"No standard set of traffic codes exists for maps of the U.S., inhibiting the cross-platform use of traffic data solutions.For example, navigation systems operating with a NAVTEQ map are unable to link to or utilize Tele Atlas traffic information, and vice versa.A standard set of traffic codes addresses this challenge and, once available, will directly enable the delivery of real-time traffic information to navigation systems and portable navigation devices -- regardless of map provider -- in major markets across the country."The standards will be based upon the European Radio Data System-Traffic Message Channel (RDS-TMC) Alert C specifications.The delivery of traffic messaging with these specifications is through existing analogue FM transmitters.
By way of background, the RDS was developed over 20 years ago in the European Broadcasting Union.Anyone who has traveled in European has probably noticed that, if your car radio is tuned to receive traffic updates, regular programming is interrupted to receive the latest travel information (Cadillac was the first US carmaker to offer RDS in cars in 1998; call signals for radio stations now seen in many cars in the US is an example of an RDS transmission).According to this organization:
"Travel information with RDS is possible using the Travel Programme (TP) and Travel Announcement (TA) flags.Information is broadcast for motorists, identified in parallel with the ARI system with the corresponding RDS features TP/TA.But ARI is being replaced on a European scale, so it will cease after the year 2005.A more recent development of RDS is the digitally coded Traffic Message Channel (TMC), which is now planned to be introduced all over Europe, within projects funded by the European Union.However, present RDS radios are not yet suitable for RDS-TMC."The European telematics marketplace is more developed than that in the United States.In 1999, a report was issued Traffic and Travel Information Broadcasting - Protocols for the 21st Century," which outlined the architecture for a communications infrastructure (See Figure below).In this report, it was stated that , "Future TTI services will have to be developed on the assumption that communication with people on the move will definitely take place within the new competitive multimedia service environment, where broadcast technology will be just one delivery mechanism and another will be mobile telephone technology.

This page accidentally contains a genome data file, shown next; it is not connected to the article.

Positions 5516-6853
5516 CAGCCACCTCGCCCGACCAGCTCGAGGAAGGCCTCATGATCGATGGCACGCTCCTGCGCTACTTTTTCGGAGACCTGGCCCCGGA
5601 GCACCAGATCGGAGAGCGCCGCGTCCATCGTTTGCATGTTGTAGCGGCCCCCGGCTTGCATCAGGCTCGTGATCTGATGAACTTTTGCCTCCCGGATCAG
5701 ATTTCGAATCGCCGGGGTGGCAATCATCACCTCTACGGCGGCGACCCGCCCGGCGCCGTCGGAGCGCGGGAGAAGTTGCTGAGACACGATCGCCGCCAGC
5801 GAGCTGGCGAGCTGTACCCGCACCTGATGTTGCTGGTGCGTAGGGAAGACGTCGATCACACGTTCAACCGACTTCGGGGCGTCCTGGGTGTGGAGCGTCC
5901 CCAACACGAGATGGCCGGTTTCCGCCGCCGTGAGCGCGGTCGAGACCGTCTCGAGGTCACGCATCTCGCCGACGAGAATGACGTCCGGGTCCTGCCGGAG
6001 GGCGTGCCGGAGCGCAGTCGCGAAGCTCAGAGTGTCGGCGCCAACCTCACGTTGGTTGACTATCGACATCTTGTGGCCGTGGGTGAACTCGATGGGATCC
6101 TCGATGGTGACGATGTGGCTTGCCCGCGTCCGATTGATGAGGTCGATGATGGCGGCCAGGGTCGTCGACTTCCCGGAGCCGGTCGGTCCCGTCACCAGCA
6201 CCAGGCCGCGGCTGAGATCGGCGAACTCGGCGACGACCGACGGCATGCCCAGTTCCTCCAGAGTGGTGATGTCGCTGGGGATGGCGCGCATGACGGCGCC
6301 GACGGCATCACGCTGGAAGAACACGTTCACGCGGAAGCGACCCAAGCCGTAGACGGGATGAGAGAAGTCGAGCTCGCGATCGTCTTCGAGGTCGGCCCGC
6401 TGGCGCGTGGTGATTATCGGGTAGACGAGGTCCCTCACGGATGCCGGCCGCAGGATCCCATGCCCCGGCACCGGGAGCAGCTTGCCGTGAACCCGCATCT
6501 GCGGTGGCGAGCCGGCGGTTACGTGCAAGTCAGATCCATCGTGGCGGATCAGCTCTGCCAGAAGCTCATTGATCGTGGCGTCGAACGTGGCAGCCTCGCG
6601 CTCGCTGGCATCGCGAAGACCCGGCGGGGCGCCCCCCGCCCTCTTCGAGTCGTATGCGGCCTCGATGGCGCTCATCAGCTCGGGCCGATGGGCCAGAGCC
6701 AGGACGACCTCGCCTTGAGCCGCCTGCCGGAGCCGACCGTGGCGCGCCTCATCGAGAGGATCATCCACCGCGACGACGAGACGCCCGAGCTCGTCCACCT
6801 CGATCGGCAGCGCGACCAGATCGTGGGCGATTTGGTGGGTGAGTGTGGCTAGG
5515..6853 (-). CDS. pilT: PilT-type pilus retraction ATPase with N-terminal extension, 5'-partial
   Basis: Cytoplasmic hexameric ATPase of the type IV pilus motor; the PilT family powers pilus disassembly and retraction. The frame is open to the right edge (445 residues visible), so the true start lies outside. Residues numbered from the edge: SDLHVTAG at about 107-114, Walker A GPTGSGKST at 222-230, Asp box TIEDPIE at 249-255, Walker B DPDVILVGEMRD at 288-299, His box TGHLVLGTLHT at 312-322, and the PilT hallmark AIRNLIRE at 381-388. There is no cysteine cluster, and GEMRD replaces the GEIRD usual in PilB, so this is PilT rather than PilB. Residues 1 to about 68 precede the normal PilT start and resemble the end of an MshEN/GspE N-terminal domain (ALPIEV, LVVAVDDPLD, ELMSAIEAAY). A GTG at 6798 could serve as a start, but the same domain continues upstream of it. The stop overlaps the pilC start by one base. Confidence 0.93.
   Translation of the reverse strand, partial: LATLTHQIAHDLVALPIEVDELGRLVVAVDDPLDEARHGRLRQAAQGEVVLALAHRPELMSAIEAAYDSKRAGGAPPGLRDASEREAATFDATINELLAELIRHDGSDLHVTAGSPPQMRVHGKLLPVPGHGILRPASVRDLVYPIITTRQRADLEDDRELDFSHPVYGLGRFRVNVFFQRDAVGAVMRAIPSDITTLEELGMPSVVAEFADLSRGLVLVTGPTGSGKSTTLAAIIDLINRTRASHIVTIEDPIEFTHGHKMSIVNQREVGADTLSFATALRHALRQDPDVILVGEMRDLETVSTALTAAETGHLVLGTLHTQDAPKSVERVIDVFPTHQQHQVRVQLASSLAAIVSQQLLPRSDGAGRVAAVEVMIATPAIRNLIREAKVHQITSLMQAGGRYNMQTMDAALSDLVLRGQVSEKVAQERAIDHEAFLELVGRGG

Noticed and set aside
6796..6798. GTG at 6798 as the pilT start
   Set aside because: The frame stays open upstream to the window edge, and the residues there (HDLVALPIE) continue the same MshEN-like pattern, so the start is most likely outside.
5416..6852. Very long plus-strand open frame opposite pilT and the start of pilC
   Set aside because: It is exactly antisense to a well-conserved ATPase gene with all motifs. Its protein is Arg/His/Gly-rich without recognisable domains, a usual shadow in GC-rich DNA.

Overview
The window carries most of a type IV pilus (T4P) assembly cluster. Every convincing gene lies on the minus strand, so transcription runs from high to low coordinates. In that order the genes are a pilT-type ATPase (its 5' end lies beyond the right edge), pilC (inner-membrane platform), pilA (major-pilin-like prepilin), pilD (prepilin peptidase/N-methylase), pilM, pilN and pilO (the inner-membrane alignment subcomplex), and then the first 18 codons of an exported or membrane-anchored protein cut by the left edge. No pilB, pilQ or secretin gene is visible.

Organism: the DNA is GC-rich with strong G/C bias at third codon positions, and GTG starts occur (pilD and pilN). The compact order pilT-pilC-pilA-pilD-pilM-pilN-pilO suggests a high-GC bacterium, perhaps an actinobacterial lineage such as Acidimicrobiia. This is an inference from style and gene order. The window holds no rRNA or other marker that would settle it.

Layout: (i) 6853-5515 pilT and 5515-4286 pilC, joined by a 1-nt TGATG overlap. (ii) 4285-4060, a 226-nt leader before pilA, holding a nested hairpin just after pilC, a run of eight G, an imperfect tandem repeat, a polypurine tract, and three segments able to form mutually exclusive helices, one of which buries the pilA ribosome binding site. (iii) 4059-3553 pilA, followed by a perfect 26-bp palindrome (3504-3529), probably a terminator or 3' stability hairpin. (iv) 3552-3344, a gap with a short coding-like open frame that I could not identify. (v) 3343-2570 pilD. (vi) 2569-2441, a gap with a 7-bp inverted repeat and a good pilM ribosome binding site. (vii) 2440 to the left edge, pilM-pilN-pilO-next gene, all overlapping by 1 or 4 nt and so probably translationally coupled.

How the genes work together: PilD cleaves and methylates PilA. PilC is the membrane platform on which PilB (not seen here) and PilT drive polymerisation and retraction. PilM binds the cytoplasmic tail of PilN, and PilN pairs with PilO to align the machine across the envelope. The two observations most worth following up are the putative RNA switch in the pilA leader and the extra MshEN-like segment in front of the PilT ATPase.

For the service provider specifically, the Transportation Protocol Experts Group was created to determine methods of multimedia broadcasting.The RDS Forum maintains a website with other useful information.
NAVTEQ also announced NAVTEQ TrafficTM, a system that will bypass the existing radio-delivered traffic information and will provide wireless data transmission to a vehicles on-board navigation system.The system will be available in twenty markets beginning with in-vehicle navigation systems on-board selected 2005 car models.In addition, NAVTEQ also launched, XM NavTraffic, that will debut this fall and provide traffic data to the AcuraLinkTM, a communication system that will be a standard feature on the all- new 2005 Acura RL.According to the press release, "The state-of-the-art Acura Satellite Navigation System will provide RL drivers with real-time traffic information integrated with an in-vehicle navigation system, a first in North America."
In other data news from Tele Atlas, the company entered into a strategic alliance with ProMiles, a provider of information on gasoline prices at over 72,000 stations or roughly one-half of those across the United States.According to the company, "Through this partnership, ProMiles will provide Tele Atlas on a daily basis gas prices at the pump for four grades of fuel -- Regular, Plus, Premium and Diesel."
The benefit of each of these information services (traffic, fuel prices) through both wireless or radio media will allow the traveler many options to reduce travel time and fuel costs.However, although the data may be available, the mechanism for delivering the information is still dependent on purchasing either an in-vehicle navigation system (The Acura RL will cost you $45,000+ with the in-vehicle navigation system.), an XM satellite radio subscription service, or being within the reach of an FM station capable of delivering an RDS-TMC alert.
European RDC-TMC MOU with Alert functionality
BBC TPEG C++ Library Documentation (v2.0)
Radio Data System Forum
Traffic and Travel Information broadcasting - protocols for the 21st century
Live UK traffic information data is available in a binary file of TPEG for testing
European Union Telematics Applications Programme